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Friday, January 3, 2014

Vanilla Part 1: Vanilla Extract

Last fall, my mother gave me THIS wonderful vanilla cookbook. I've been wanting to make vanilla extract for christmas gifts, and this book finally gave me the motivation to do it. At first I was just going to keep the gifts simple and give out extract, but as I started doing research and shopping around for things, my gift idea evolved into something much more elaborate. I became obsessed with vanilla. I wanted to bathe in it and eat it for every meal.  I wanted it for a child so I could love on it and drink in its' aroma anytime I wanted.  Everything about vanilla is amazing.



For Christmas gifts this year, I made vanilla gift baskets. Some were full of vanilla treats (vanilla lollipops, vanilla and peppermint French macarons, and vanilla marshmallows), some had vanilla baking supplies (Ugandan vanilla extract, vanilla sea salt, and vanilla sugar), and some were a combination of the two. For my in-laws and parents, their baskets contained some of everything plus two extra vanilla extracts made from Madagascan and Mexican vanilla beans.
Photo courtesy of my ma (link)
For the next few posts, I will be doing a series of vanilla how-tos. This post will be about vanilla extract and the difference between the different varieties of vanilla beans I used.

Vanilla extract is so insanely easy to make, I don't know why I have ever bothered with the store bought stuff before. Even though I haven't been able to try my extracts yet (they have to steep for at least 2 months), I can already tell they are better than store bought.  After the first week of steeping, I smelled them and they already smelled 100x better than any store bought brand I have gotten. I could barely even smell the alcohol. The vanilla scent was so rich.

I bought all of my vanilla beans from Beanilla.com. I shopped around for a while, and Beanilla.com definitely has the best prices and selection, and the quality of the bean is far superior than any store bought bean I have gotten.  After reading the different descriptions of the vanilla beans, I decided to go with Ugandan vanilla. The vanilla that you buy in the stores is mostly Bourbon-Madagascar vanilla. You can also find Mexican vanilla for a higher price.  I wanted to use a vanilla bean that most everyone had not tried yet, so I chose the Ugandan. Beanilla said that its aroma is earthy with tones of milk-chocolate and its flavor is bold and is perfect for rich desserts. That sounded like my kind of vanilla.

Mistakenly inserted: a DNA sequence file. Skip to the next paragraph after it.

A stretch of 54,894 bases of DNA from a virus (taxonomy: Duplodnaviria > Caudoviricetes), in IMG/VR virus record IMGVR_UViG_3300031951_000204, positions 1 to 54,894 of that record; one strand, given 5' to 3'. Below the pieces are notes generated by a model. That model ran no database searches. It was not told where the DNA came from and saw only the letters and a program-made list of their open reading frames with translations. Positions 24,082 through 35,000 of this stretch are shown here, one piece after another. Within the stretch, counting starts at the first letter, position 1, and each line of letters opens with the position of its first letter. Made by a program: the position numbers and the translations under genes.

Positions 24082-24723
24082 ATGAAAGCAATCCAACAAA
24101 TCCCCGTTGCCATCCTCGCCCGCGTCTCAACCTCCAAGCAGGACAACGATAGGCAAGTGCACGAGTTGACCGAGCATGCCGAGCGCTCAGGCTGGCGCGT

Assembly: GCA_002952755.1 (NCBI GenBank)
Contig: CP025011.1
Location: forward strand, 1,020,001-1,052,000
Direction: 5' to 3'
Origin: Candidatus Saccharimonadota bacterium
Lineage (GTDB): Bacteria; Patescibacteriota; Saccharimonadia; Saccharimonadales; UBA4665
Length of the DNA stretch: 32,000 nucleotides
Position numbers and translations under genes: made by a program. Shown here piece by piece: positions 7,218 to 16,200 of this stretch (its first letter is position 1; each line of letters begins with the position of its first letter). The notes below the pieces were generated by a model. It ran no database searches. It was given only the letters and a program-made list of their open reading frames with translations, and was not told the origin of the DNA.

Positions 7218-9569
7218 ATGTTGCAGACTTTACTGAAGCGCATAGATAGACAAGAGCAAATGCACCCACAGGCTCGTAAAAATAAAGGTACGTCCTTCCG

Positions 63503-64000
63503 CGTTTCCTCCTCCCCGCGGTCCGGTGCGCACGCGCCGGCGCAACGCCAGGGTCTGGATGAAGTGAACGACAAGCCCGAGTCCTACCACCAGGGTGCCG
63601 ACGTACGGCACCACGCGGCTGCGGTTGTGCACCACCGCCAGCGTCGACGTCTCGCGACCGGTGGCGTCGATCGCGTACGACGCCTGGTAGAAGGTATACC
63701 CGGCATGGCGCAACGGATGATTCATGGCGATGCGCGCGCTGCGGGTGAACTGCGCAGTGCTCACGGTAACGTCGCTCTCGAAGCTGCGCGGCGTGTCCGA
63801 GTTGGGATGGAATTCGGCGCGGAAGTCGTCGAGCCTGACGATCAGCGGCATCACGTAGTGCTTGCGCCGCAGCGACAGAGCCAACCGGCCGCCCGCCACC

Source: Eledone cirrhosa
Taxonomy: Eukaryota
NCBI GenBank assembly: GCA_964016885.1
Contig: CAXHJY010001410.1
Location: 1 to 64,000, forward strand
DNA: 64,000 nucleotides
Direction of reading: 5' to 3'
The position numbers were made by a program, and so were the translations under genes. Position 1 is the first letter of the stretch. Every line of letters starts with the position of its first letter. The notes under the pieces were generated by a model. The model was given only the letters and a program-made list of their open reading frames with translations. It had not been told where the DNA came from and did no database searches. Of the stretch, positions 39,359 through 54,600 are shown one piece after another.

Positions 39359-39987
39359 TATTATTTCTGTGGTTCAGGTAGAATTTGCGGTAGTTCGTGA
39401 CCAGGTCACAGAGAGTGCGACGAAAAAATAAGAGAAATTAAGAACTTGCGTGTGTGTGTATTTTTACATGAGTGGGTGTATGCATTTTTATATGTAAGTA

After I made all the Ugandan vanilla, I decided I really wanted to make me some Mexican and Madagascan vanilla, so I ordered some more beans. After a week of steeping and being able to smell the difference between each extract (and also after a week or reading up on the different vanilla beans and how Tahitian vanilla is the king of all vanilla), I just HAD to order a few Tahitian vanilla beans and make some extract with it. Tahitian beans are very expensive, so I only ordered enough to selfishly make only myself some extract. The Tahitian vanilla smells so different from the other three vanillas. It has a floral/cherry smell to it and doesn't have that rich, vanilla smell that the other three do. The Ugandan vanilla definitely has a chocolaty smell to it. It's amazing. The Madagascan vanilla smells exactly like all those vanilla candles and lotions. It is the typical vanilla smell.  The Mexican vanilla has a more "buttery", earthy smell to it. This is what Beanilla.com has to say about the difference in flavors:

Ugandan: very bold; perfect for rich desserts
Madagascan: rich, dark, and creamy flavor
Mexican: rich and smooth with subtle tones of smoke
Tahitian: aroma that is floral with tones of ripe fruit; flavor is rich of chocolate, licorice, and caramel

So, without further ado, here is how to make your very own vanilla extract:

Vanilla Extract

Bottle
8 oz vodka
5 vanilla beans










1. Split vanilla beans length wise and open them up a little.


 2. Place in bottle

3. Fill bottle up with vodka

4. And give it some good shakes
5. Now, here's the hard part. You've got to let it steep for a couple months. During that time, shake it up weekly, daily, every other day, or whatever else you like, but no less than weekly.  To replenish your extract, once it is half way to two thirds of the way gone, top it off with more vodka and let it steep for 2 weeks while you give it a good shake every now and then.  You can do this a couple of times before the beans lose their flavor.

*Notes
-For the vodka, you don't need a super nice kind. Bottom shelf vodka will work just fine. You can use another neutral flavored alcohol if you wish. Just make sure the alcohol content is at least 40%.  On someones blog (can't find the link, sorry), she said she used cream flavored vodka for her vanilla extract and it was amazing. I will have to try that soon.  Another person said that they used Everclear instead of vodka, because its alcohol content is 95%. They said that their extract was ready within a few weeks, instead of a couple of months.

-I bought my 8.5 oz bottles HERE

- As I was making the extract, some of the extract went murky. I don't know why some did and some didn't. I tried filtering it through coffee filters (multiple times) to no avail. I even let it rest for a couple of weeks to see if sediment would settle to the bottom and the extract would clarify... it didn't. I will let you know if it affects the flavor.
Left: murky, Right: not murky

Sources:
Vanilla beans: www.beanilla.com
Pure Vanilla cookbook: Amazon

Ander says "hi"!



And so do Gavin and Kade:



Kade insisted that Ander needed to wear his new hat at all times